I discovered a rather nasty UI bug last week with the new portal we are building for a customer. Unfortunately, the layout issue only occurred in the Safari browser. Even worse, I discovered it only a day before the CEO of customer discovered it himself on his Mac! Ouch.
Note that I typically test Web sites using Internet Explorer and Firefox. In fact, that’s what our statement of work contractually obligates for this project (and not IE6, thankfully, but rather IE7 and IE8).
I’ve occasionally tested with Opera and Safari in the past, but in general I’ve found this to be unnecessary because most of these browsers have strong support for modern Web standards.
However, this week I discovered that a page that looks good in Internet Explorer and Firefox doesn’t necessarily look good in Safari.
Since I didn’t have access to my faithful Firebug or Internet Explorer Developer Tools, I was initially stumped on troubleshooting the problem. However, a little bit of searching uncovered the following gem:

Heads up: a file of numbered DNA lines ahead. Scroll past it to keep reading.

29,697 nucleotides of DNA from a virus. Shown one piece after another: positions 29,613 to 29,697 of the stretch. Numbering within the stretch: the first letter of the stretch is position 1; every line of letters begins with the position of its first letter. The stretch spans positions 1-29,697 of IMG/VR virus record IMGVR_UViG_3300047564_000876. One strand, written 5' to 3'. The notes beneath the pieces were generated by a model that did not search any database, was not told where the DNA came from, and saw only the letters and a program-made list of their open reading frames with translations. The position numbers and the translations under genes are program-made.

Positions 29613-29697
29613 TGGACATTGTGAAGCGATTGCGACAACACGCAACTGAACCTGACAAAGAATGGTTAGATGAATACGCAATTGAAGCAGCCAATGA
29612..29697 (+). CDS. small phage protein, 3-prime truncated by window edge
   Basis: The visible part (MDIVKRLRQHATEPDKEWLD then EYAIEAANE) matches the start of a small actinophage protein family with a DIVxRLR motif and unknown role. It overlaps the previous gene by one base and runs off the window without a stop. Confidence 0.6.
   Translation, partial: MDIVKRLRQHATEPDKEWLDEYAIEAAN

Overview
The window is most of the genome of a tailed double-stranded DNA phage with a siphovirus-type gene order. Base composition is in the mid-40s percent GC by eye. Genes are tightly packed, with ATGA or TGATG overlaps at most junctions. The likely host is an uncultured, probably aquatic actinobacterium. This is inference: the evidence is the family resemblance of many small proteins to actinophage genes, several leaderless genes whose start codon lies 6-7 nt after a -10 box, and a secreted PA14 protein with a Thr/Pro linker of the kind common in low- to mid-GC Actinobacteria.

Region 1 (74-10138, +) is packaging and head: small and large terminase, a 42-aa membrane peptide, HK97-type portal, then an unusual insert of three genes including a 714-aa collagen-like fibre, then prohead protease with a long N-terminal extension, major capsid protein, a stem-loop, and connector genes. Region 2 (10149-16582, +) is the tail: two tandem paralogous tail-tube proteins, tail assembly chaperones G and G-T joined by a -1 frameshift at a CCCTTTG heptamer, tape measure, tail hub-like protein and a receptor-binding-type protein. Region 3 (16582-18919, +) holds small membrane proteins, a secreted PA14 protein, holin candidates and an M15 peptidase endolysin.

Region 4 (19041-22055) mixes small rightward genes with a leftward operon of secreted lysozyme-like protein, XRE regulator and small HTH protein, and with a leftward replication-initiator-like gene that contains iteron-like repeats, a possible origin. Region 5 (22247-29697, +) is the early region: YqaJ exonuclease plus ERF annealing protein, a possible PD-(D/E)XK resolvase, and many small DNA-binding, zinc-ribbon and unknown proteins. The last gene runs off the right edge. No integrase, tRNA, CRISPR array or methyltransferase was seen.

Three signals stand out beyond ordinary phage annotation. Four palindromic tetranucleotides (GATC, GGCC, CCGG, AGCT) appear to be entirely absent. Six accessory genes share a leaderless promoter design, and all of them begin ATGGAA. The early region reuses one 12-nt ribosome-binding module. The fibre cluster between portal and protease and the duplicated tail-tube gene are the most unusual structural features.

Unlike many of the other search results that I looked at, this one doesn’t actually discuss using Firebug in Safari (which I was reluctant to try because, from what I read, all of the CSS rules are read-only when you use Firebug with Safari). Rather, this page shows the similar set of tools that Apple provides with their browser. It also shows how to easily enable the Safari developer tools without hacking a preferences file (which I initially tried locating on my Windows VM using instructions based on a Mac, but I quickly gave up on that effort).
After spending about 45 minutes with the Safari developer tools, I was finally able to track down the
float CSS rule that was causing my Login Form Web Part to be displayed behind the
<h1> heading for the main content of the page in Safari.
A few minutes later and I had my fix checked-in to TFS. Whew!